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Throughout "curve" means smooth projective curve over an algebraically closed field.

Motivation and Background
I read somewhere that Atiyah has classified vector bundles on elliptic curves. My understanding is that the story is roughly: every vector bundles breaks up as a direct some of indecomposable vector bundles. The indecomposable vector bundles are further divided by their degree and rank. The set $Ind(d,r)$ of isomorphism classes of indecomposable vector bundles of a fixed degree $d$ and rank $r$ has the structure of variety isomorphic to the Jacobian of the curve; namely the curve itself. In fact $Ind(d,r) \cong Ind(0, gcd(d,r) )$ so its enough to consider the degree $0$ vector bundles.

Now for $V,V'$ vector bundles on any curve $C$ its true that $\deg V \otimes V' = \deg V\cdot rk(V') + \deg V'\cdot rk(V)$. So in the case of an elliptic curve the set $Ind(0,r)$ is a torsor for $Pic^0(C)$. Additionally, there is a unique isomorphism class $V_r \in Ind(0,r)$ characterized by the fact that $h^0(V_r) \ne 0$ (in fact $h^0(V_r)=1$).

The Question
Since curves of low genus are usually "simple enough" to easily describe explicitly, I would like to see how explicit I can be with a description of the $V_r$, or at least $V_2$. So my question is simply, given an explicit elliptic curve in $\mathbb{P}^2$, say $zy^2 - x(x-z)(x+z)$can you reasonably show how to construct $V_2$; i.e. give cocyles for it $\phi_{ij} \colon U_{ij} \to GL_2(k)$, or produce a graded module for it?

Initial Thoughts
$V_2$ should correspond to the unique nontrivial extension in $Ext^1(\mathcal{O}, \mathcal{O}) \cong H^1(\mathcal{O}) \cong k$.On a curve $C$, $0 \to \mathcal{O}_C \to K(C) \to K(C)/\mathcal{O}_C \to 0$ is a flasque resolution of the structure sheaf and an element in $H^1(\mathcal{O}_C)$ corresponds to a map $\alpha \colon \mathcal{O}_C \to K(C)/\mathcal{O}_C$. Then the desired extension should be the pullback of $0 \to \mathcal{O}_C \to K(C) \to K(C)/\mathcal{O}_C \to 0$ via $\alpha$.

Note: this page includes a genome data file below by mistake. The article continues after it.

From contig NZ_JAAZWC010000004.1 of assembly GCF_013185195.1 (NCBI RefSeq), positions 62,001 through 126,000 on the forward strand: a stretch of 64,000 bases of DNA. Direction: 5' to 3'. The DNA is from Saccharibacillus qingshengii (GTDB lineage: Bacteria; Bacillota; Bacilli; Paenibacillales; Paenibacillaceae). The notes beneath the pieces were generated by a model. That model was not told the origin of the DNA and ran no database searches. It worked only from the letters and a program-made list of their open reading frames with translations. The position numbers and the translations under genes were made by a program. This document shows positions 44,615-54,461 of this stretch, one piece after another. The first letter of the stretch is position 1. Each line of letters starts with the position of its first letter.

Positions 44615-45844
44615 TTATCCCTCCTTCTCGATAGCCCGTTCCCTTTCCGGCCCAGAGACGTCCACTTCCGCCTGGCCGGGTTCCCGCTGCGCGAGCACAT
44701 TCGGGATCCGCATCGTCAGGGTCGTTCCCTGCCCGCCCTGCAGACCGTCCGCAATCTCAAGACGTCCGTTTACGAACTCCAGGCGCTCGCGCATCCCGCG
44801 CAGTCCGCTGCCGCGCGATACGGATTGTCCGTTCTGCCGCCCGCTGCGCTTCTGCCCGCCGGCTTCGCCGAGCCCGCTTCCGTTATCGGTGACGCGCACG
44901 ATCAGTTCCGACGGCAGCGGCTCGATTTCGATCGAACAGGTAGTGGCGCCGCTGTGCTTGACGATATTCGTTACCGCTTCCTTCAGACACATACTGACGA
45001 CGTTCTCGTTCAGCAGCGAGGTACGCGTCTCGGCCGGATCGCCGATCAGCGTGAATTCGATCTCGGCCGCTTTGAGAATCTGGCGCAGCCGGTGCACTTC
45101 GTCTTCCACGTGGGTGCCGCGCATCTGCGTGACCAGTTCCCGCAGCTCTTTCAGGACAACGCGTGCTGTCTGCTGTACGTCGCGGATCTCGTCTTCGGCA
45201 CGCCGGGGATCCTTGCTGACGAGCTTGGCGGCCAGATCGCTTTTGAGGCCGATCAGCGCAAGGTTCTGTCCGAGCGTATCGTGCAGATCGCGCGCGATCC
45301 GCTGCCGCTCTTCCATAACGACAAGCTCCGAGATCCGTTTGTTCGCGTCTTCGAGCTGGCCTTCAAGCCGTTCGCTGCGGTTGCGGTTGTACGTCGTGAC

The trouble with this is that I can't seem to pin down what $\alpha$ is. I now that, via Serre duality, it corresponds to a global section of $H^0(\omega_C)$ which I can explicitly describe as a differential on the curve. Using the example I mentioned above, on the affine patch where $z \ne 0$, it is: $\frac{dx}{2y} = -\frac{dy}{3x^2-1}$ but I guess I don't understand Serre duality well enough to determine $\alpha$ from this. Also I'm not even sure if this will lead to a reasonable way of getting at the cocylces of $V_2$. And this is so close to "just using the definitions" I have to imagine there might be a better way to go about this...

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Maybe you can find this useful: O. Iena, "Vector bundles on elliptic curves and factors of automorphy", arXiv:1009.3230 –  Francesco Polizzi Oct 30 '10 at 19:55
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1 Answer

up vote 12 down vote accepted

A description via cocycle usually is not convenient to work with. From my point of view, a description as an extension is much more useful. But if you want something else, I would advice the following. Since your curve $C$ is given as a double covering of $P^1$, that is as a relative spectrum of the sheaf of algebras $A = O \oplus O(-2)$ on $P^1$ (with $O$ summand being generated by the unit and with multiplication $O(-2)\otimes O(-2) \to O$ given by the ramification divisor $D$), the category of coherent sheaves on $C$ is identified with the category of sheaves on $P^1$ with a structure of a module over this algebra.